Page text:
Facebook Killing 'Become A Fan,' Embracing 'Like'
Facebook is scaling back on the word "Fan" and ramping up usage of "Like" on brand pages. According to a confidential e-mail sent to ad agencies today, the social media site will change the "Become A Fan" button to read "Like" within the next few weeks.
When asked about the change, Annie Ta, spokesperson for the Palo Alto, CA-based company, confirmed via e-mail that the words on the button would be changed. But she wasn't able to offer other specifics about whether "Like" would replace "Fan" in other places on Facebook. "We're still working on some of the details, but brand Pages can still be referred to as 'Fan' Pages after the change," Ta replied.
Facebook, in the note to ad agencies, said it wanted to give the agencies advance notice about the change that could affect upcoming advertising campaigns or Facebook strategy.
Part of the confidential e-mail read: "Over time, as users adapt to the language change, we recommend that you invite people to connect to your Page by saying 'Find us on Facebook' or 'Like us on Facebook'. You may also choose to put more emphasis on your custom URL than you used to."
The e-mail also explained how the new "Like" button will be differentiated from the "Like" feature already seen in user updates.
How it may affect ads was also addressed in the e-mail to ad agencies. "Users will understand the distinction through explicit social context, messaging and aesthetic differences. An Engagement ad unit, capable of making connections, will feature the 'Like' button and show social context above it such as, 'John Doe and 3 of your friends like [Page Name].' Standard ad units, not capable of making connections, will simply feature the word 'Like' by itself, and may show social context above it that says 'John Doe and 3 of your friends like this ad.'"
Facebook users have been clicking the current "Like" feature nearly twice as often as the "Become A Fan" button, according to the memo. And the social site appears convinced using "Like" more often will increase engagement between consumers and brands.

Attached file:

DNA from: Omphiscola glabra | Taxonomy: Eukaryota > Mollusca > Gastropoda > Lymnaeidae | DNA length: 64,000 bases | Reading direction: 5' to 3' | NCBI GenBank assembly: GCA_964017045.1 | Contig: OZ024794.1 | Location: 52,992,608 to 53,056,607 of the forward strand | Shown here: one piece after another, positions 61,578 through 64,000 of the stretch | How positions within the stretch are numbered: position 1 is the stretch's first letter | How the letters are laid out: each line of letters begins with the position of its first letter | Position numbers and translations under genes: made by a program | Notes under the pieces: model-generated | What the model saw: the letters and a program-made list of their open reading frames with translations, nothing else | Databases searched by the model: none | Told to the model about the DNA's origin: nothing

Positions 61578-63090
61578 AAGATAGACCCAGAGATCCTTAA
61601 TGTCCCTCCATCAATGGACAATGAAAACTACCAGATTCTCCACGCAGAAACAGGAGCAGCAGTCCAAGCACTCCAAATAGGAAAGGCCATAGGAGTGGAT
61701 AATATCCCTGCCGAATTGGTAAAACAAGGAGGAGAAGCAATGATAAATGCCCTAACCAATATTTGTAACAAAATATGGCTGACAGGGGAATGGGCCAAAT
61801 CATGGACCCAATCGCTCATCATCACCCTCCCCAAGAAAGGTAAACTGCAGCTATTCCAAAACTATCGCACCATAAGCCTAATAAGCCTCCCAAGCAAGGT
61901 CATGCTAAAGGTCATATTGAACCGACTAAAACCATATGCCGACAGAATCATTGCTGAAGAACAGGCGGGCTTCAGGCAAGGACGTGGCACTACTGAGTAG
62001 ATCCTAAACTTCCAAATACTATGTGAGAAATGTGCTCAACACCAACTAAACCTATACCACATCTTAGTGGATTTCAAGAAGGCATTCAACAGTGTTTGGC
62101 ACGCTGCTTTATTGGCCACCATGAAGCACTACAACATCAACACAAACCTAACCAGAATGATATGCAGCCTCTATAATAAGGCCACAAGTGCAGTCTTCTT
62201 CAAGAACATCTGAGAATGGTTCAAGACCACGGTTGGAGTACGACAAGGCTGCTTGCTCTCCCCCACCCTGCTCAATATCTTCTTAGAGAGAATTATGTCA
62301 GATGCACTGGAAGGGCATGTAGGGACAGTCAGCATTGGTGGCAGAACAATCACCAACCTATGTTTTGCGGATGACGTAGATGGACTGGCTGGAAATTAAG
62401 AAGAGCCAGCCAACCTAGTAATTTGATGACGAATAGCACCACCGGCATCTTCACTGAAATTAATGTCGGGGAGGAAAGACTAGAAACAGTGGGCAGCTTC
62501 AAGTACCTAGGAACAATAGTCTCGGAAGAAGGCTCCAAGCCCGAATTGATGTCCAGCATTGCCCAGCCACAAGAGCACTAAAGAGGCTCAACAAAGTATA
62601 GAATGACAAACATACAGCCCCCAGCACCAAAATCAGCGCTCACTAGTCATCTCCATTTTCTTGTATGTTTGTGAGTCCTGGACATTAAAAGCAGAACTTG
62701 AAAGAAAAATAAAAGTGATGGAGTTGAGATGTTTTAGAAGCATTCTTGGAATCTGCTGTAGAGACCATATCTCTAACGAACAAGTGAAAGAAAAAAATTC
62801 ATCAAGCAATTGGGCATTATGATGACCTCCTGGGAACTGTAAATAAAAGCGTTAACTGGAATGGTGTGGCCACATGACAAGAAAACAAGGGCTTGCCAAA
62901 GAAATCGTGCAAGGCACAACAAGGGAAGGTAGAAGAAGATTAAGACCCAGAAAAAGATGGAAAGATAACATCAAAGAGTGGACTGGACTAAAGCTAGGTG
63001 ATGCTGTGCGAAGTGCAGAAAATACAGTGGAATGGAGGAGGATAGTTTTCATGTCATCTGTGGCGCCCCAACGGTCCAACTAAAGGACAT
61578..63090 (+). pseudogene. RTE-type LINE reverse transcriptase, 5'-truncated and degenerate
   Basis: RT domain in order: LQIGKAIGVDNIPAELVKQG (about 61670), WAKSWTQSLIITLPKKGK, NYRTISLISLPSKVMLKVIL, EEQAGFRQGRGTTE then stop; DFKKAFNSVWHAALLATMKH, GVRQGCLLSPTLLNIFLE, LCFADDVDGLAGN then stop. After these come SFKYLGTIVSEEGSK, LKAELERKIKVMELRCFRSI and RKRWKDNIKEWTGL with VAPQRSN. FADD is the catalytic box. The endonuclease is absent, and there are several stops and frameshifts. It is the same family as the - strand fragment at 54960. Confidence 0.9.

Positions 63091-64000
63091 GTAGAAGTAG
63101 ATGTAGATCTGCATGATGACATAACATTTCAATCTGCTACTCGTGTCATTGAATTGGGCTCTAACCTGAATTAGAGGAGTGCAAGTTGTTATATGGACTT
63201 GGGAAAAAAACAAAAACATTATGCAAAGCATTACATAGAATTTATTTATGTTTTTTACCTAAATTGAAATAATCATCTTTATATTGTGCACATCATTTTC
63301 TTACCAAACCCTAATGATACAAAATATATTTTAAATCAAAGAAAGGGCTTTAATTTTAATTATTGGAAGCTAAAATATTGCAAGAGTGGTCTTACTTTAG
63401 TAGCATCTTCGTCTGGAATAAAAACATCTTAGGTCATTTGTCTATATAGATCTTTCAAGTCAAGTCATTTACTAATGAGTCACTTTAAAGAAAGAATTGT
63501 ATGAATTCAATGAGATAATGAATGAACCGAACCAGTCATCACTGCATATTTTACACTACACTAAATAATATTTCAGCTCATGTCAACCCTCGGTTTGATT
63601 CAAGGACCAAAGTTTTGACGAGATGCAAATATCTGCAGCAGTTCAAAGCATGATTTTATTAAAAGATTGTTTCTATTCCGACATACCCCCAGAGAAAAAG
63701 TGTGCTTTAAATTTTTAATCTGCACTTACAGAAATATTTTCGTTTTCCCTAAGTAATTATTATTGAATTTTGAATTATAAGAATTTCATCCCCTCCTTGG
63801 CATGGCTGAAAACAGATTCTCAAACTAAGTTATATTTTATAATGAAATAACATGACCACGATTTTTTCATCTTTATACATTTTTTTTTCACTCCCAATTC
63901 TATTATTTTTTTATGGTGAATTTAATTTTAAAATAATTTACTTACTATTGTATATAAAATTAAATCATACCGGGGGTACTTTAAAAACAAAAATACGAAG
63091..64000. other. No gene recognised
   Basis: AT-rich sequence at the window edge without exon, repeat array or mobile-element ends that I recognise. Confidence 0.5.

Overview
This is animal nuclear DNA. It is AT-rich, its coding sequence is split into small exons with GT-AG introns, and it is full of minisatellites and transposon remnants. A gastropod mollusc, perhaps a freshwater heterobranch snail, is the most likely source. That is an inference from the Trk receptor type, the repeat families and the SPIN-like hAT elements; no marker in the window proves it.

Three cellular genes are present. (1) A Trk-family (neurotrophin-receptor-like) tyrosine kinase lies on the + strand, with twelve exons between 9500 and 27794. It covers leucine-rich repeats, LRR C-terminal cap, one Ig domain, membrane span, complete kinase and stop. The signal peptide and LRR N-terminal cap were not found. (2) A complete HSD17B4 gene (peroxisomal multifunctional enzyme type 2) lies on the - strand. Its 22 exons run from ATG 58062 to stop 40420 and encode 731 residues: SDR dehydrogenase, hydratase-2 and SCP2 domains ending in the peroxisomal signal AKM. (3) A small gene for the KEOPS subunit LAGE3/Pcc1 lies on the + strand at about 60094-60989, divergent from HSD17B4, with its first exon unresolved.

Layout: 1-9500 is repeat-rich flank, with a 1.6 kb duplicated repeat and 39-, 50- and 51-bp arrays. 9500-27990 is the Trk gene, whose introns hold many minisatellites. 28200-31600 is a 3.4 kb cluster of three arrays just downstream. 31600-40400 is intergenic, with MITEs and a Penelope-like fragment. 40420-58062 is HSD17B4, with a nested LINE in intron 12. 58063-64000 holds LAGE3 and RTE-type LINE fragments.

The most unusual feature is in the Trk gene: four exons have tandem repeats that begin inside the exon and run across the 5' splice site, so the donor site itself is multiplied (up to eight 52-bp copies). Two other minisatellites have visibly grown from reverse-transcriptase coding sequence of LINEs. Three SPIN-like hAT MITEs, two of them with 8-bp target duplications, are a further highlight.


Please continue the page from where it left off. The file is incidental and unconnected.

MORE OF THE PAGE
The e-mail read: "'Like' offers a simple, consistent way for people to connect with the things they are interested in. These lighter-weight actions mean people will make more connections across the site, including with your branded Facebook Pages. We believe this will result in brands gaining more connections to pages since our research has shown that some users would be more comfortable with the term 'Like'. The goal is to get the most user connections so that you can have ongoing conversations in the news feeds of as many users as possible."
Scott Kleper, CTO for the San Francisco-based social marketing firm Context Optional, suggested that the change could indeed create greater engagement as Facebook intends. "Becoming a fan of a brand is perceived as a large commitment and is an important measurement metric... 'Liking' can be another great driver of awareness and an opportunity for users to show an additional form of affinity," he said.
Scores of brands, such as Coca-Cola, Starbucks, and Skittles, have cultivated online communities on Facebook.
You can follow Christopher Heine on Twitter at @ChrisClickZ.